A Guide to Savoie Food and its traditions
Keen British skiers flock to France each winter for the country’s spectacular ski slopes, vibrant après ski, wonderful family facilities and catered chalet holidays.
But there’s one more thing which keeps us coming back for more each year, the food! Not just in the chalets but on the slopes and in the resort restaurants.
History of Savoie Food
A large part of the French Alps sits across the Savoie region, and like any other region or départment in France, the Savoie has its own unique cultural, historical, political and social background.
A hugely varied terrain, much of the Savoie is covered by high-altitude mountain plateaux, steep gradients, deep river valleys, farmland and lakes, plus of course huge swathes of the land are covered in snow for half the year, so the people who historically lived and travelled here were very hardy folk.
Food sources had to be readily available and that meant their diet largely consisted of hardy vegetables, cheeses and cured meats.
Since the turn of the twentieth century, the Savoie has changed from a largely agricultural terrain to an area more readily associated with tourism and skiing, but the cuisine of the area is inextricably linked to the Savoie itself and over the years has proven hugely popular amongst skiing visitors from all corners of the globe – so much so that for many people the Savoie food is now a major reason to return to France for the annual ski trip!
Savoyarde cooking relies exclusively on products and ingredients from the area and, because of this, is unmistakably authentic. Staple ingredients include potatoes, which were grown over the summer and stored during harsh winters, and cheeses.
Of course, being an Alpine territory cheese making has always been a hugely popular pursuit in the Savoie and abondance, Beaufort, Tome and of course Reblochon cheeses all work wonderfully well with traditional Savoyarde fare. Cured meats also form a large part of the Savoyarde dishes we enjoy today, and they feature in a number of traditional recipes.
Perhaps the most instantly recognisable of all the Savoyard dishes, fondue is like no other meal! Wonderfully convivial and great fun to enjoy with friends, eating fondue involves placing hard bits of bread onto a skewer and dipping it into a pot of melted cheese.
There are two schools of thought on the history of the meal, one a lot more fun and interesting than the other. The traditional view is that fondue came about when poor mountain farming communities had experienced lean times and were forced to make meals out of nothing more than stale bread and hard cheese, so they melted the cheese down and ate it with the tough bread as a warm and hearty meal. The truth of the matter, if you believe the nay-sayers, is a lot less intriguing… fondue came about as little more than a marketing ploy to get punters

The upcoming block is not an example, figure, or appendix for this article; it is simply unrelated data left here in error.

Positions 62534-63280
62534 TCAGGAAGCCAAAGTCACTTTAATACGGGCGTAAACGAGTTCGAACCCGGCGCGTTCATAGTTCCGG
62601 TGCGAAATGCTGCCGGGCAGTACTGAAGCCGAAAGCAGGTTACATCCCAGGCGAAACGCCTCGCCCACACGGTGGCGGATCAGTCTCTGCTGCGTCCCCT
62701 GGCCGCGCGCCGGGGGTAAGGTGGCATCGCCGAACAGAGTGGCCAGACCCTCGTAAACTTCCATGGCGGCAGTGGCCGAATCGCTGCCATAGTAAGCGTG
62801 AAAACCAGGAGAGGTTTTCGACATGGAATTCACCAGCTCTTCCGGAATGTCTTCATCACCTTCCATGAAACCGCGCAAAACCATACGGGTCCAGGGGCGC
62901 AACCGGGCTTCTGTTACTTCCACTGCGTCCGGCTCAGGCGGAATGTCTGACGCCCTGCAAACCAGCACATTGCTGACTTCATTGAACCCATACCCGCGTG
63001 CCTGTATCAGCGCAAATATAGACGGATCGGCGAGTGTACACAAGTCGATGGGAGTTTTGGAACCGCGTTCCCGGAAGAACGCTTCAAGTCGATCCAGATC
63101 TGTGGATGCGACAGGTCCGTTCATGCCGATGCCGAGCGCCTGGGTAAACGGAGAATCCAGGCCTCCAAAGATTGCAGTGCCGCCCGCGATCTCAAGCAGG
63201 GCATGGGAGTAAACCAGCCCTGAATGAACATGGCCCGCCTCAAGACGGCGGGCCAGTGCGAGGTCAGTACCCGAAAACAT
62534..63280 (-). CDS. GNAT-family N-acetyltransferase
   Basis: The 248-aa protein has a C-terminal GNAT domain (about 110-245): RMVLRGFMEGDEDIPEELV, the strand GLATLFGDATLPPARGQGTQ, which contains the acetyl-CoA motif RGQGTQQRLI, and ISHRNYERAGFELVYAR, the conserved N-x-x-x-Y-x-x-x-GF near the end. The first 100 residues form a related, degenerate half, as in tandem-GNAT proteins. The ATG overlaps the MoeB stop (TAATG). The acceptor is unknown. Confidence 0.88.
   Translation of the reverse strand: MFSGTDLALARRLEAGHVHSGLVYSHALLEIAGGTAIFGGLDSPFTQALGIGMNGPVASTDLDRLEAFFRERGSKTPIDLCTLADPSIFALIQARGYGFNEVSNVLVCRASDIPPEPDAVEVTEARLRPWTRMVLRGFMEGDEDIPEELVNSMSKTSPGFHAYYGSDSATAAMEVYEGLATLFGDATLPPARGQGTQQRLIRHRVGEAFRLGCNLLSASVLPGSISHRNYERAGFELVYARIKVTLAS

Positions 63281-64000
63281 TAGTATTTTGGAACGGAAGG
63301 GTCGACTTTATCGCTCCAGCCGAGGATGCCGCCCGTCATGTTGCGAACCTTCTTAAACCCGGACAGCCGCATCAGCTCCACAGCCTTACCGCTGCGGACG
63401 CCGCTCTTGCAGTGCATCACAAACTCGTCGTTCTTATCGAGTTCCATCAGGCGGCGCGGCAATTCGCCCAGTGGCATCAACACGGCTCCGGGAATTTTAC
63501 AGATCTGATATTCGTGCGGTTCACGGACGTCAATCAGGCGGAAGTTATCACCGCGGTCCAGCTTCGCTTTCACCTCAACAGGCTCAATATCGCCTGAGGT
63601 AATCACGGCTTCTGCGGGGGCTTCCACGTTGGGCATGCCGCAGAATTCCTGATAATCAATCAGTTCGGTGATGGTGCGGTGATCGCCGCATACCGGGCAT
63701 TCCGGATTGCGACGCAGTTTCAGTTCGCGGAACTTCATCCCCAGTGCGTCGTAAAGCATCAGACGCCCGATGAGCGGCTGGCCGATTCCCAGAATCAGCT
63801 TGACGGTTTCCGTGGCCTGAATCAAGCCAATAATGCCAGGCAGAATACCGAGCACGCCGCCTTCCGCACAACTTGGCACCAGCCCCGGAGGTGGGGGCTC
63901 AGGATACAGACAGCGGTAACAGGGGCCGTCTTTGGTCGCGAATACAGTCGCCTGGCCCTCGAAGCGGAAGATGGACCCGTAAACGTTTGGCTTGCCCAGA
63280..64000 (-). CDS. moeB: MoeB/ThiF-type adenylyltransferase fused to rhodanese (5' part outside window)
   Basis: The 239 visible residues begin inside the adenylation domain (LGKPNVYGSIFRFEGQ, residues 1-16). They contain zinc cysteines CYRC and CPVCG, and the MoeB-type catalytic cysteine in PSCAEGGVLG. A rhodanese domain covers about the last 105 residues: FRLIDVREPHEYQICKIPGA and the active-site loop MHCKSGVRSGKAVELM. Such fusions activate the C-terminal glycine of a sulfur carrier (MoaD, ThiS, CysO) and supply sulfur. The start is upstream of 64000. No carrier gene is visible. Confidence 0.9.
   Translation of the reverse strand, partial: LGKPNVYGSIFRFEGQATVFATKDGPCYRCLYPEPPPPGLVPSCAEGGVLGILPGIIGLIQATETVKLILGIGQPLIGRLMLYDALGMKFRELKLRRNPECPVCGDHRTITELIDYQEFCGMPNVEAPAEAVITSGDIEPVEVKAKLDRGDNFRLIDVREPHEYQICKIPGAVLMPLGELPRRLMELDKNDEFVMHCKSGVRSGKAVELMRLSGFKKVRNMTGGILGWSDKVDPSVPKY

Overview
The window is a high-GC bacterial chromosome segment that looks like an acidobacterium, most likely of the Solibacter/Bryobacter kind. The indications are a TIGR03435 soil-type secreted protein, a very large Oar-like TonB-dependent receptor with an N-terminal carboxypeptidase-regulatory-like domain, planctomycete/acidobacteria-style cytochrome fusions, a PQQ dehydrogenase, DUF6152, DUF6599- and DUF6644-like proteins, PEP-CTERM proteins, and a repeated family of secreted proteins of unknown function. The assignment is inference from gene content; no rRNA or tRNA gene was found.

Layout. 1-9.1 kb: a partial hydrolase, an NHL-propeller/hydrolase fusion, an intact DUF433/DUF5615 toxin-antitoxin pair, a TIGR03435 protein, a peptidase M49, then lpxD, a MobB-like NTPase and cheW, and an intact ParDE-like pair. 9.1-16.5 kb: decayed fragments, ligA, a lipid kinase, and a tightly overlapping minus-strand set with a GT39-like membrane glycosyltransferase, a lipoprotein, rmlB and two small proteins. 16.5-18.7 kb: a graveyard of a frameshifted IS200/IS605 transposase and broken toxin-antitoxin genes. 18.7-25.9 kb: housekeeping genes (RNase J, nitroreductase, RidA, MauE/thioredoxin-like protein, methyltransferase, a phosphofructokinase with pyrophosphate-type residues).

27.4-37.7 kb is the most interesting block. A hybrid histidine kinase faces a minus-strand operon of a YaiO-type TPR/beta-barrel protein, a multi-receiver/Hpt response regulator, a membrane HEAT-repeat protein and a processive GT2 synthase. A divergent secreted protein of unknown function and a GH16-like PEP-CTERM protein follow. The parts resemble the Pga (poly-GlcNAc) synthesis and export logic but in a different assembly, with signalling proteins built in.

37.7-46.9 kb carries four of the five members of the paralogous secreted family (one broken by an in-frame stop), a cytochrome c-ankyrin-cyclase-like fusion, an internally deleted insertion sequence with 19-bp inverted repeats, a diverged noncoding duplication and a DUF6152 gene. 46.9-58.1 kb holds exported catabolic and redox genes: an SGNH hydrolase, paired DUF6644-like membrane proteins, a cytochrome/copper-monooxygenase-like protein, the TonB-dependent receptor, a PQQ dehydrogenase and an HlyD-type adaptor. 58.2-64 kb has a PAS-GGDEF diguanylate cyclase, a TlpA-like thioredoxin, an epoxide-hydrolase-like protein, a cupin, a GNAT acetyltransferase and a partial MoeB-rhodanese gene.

The truth of the matter, if you believe the nay-sayers, is a lot less intriguing… fondue came about as little more than a marketing ploy to get punters into restaurants when skiing because popular in the Alps. I know which one I’m happier believing!
Named after the cheese it’s made with, raclette is another wonderfully convivial dining experience – there are more flavours at play than with the fondue as well, and it’s a complete meal.
Potatoes are cooked in a pan of boiling water with the skins on, and placed on a plate alongside pickled gherkins, picked onions and a selection of dried meats.
Then diners take melted slices of raclette cheese and pour them over the dish before tucking in. It’s a hearty meal and leaves you fit to burst!
For a dish with as much flavour as tartiflette, it’s surprisingly simple to make. Butter is melted in a frying pan then finely chopped onions, bacon bits and thinly sliced potatoes are added.
Once the potatoes are nearly cooked you put them in an oven proof dish, layered with the bacon bits and onions. Then you cover the dish in strips of reblochon cheese and bake until melted and browned.
Tartiflette is a very old and very traditional Savoyarde recipe, but it’s one that anybody can try. Wonderfully simple to prepare, it tastes amazing and goes well with a crisp Savoyarde white wine.
These Savoyarde dishes are all wonderful in their own ways, and although no trip to the Alps is complete without one they are also perfectly simple to make and enjoy at home.
It’s all pretty carbohydrate-heavy though, but if you’re feeling too full after one of these dishes a shot or two of Genepi, the Savoie’s own digestif spirit, will sort you out in no time at all!
A great place to taste all these delicious dishes is the 3 Valleys. We have catered accommodation in Méribel and La Tania.
Go to our website for more details.